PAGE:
In 1966, Karen and I had occasion to meet pre-eminent west coast studio bassist, Joe Osborn. Osborn had recently had his garage transformed into a recording studio and outfitted it with state-of-the-art recording gear, including a Scully 4-track recording console, Neumann U87 microphones and Altec 604 studio monitors. He and a partner were also the founders of a fledgling record label, Magic Lamp. Already on the roster were Johnny Burnette and Vince Edwards, amongst others, but Osborn was still looking for new acts to sign. As Joe routinely worked in the studios until midnight, Karen and I did not meet him until the wee small hours of an April morning. It was of little concern to us. Karen sang, I provided the accompaniment and on May 9, 1966 Karen signed with Magic Lamp as an artist, with me signing two days later to the publishing arm. Lightup Music. (Actually - neither one of us signed; our parents did, as we were minors, Karen 16 and I, 19.) Karen and I cut a number of sides in Joe's studio, but due to the lack of promotion and distribution, only one single by each of the label's artists was "released" before the venture folded in late 1967.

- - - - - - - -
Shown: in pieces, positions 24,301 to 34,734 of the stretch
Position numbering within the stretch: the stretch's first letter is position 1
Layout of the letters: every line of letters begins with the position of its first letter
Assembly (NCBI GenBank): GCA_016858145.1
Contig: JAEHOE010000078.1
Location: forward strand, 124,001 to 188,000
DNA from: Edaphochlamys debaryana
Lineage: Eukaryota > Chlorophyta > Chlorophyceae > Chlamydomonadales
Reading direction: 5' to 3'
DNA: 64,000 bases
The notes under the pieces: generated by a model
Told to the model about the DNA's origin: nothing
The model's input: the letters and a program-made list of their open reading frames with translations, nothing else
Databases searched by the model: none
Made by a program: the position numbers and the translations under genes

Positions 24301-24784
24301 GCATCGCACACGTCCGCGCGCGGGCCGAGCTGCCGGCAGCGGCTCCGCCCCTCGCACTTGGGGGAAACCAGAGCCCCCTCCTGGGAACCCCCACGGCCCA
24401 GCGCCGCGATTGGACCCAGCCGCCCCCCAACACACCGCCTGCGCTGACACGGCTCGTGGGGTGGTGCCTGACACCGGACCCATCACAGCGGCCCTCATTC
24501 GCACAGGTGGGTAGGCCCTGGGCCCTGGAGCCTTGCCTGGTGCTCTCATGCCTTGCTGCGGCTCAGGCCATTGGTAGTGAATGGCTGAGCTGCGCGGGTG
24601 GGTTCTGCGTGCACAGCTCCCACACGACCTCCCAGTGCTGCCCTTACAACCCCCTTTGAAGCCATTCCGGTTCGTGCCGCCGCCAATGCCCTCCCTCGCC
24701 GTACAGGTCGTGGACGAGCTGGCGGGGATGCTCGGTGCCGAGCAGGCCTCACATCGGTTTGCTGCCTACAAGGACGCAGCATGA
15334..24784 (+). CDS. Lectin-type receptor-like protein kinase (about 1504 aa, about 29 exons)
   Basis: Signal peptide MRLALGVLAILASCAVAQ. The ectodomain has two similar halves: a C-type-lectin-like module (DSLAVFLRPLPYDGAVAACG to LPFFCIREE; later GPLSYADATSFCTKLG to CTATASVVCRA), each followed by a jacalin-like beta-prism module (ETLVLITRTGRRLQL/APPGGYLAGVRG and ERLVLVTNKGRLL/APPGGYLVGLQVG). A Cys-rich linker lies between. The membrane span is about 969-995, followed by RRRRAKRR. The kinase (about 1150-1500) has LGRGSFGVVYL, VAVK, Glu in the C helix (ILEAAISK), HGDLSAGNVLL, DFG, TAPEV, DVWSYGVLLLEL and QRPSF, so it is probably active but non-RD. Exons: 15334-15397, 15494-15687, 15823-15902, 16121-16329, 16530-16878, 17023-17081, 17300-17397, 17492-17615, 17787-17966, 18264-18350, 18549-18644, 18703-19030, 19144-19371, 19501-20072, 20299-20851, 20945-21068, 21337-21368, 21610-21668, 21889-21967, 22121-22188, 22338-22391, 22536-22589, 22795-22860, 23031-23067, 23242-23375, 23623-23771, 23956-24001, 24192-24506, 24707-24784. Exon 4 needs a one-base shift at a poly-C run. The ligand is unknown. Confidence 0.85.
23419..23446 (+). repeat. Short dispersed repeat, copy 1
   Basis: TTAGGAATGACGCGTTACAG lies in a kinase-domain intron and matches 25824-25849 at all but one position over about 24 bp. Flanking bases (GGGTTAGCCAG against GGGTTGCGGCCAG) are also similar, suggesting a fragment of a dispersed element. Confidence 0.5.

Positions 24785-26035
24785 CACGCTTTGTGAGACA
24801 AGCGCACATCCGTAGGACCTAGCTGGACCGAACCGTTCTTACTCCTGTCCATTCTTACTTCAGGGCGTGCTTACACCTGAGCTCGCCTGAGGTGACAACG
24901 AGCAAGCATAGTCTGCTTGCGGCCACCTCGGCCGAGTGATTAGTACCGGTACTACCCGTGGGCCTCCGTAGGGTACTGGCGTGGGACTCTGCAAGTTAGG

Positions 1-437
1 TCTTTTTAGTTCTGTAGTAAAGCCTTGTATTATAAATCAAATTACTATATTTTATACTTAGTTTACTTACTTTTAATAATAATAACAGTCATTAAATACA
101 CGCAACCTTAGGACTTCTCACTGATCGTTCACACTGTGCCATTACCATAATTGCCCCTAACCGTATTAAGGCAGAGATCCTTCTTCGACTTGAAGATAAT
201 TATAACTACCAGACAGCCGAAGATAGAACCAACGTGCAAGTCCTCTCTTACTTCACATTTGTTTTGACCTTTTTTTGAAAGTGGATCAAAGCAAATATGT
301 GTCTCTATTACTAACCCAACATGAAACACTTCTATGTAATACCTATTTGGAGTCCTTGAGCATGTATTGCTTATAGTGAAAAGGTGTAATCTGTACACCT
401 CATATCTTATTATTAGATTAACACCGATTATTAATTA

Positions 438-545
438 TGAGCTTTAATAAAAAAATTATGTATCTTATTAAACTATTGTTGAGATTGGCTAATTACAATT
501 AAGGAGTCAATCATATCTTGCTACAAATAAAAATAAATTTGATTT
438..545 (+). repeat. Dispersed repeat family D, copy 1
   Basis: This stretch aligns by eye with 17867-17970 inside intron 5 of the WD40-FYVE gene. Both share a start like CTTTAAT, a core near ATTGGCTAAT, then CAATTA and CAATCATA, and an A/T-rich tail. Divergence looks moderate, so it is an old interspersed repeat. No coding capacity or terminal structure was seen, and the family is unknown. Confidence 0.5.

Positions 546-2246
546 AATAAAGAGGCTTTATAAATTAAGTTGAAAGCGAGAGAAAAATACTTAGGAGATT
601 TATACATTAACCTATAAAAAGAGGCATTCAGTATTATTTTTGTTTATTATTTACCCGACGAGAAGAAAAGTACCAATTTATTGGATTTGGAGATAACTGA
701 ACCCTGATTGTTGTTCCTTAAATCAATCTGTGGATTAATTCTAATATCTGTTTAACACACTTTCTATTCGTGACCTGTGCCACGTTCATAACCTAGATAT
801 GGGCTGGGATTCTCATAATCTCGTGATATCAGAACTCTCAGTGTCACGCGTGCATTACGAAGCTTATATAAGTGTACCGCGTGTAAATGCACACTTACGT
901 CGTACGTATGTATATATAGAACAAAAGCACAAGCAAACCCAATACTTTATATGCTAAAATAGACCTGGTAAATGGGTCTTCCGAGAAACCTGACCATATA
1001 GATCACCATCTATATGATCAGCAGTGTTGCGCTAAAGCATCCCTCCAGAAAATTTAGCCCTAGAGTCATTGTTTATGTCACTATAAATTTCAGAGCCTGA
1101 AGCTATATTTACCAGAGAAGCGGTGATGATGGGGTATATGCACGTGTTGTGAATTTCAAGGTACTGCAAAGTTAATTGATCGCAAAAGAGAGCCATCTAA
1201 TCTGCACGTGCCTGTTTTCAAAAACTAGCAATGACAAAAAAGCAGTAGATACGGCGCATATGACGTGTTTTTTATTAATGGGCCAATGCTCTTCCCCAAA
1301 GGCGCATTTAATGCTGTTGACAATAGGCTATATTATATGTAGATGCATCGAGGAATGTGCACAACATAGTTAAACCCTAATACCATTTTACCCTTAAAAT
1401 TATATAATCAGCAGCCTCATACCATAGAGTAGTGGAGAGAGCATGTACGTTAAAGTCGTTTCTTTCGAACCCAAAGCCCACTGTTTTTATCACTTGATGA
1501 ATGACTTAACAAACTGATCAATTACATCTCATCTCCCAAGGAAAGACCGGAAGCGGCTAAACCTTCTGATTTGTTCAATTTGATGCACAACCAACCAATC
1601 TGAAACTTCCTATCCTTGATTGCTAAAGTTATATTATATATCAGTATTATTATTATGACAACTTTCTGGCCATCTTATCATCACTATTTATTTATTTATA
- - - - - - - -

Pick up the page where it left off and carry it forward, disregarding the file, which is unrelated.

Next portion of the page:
Joe never lost faith in us, however, and in the early morning hours or on weekends, he would get behind the console and let us record; even playing bass on a number of tracks. By mid-1968, the "Carpenters sound" had been created, with all of us learning on the job. A demo tape ultimately found its way to Herb Alpert's desk in early 1969, and on April 22 of that year Herb's partner, Jerry Moss, signed Karen and me to A&M Records".

    Richard Carpenter, 2000
     
    Last edited: May 12, 2015
  2. thestitch

    thestitch Member

    It's funny you should post this topic, Chris. I played it while I was doing some major housecleaning yesterday and thoroughly enjoyed it. While I certainly don't think it's of the same caliber as A Song for You, it surely ranks right up there as being one of the most interesting albums.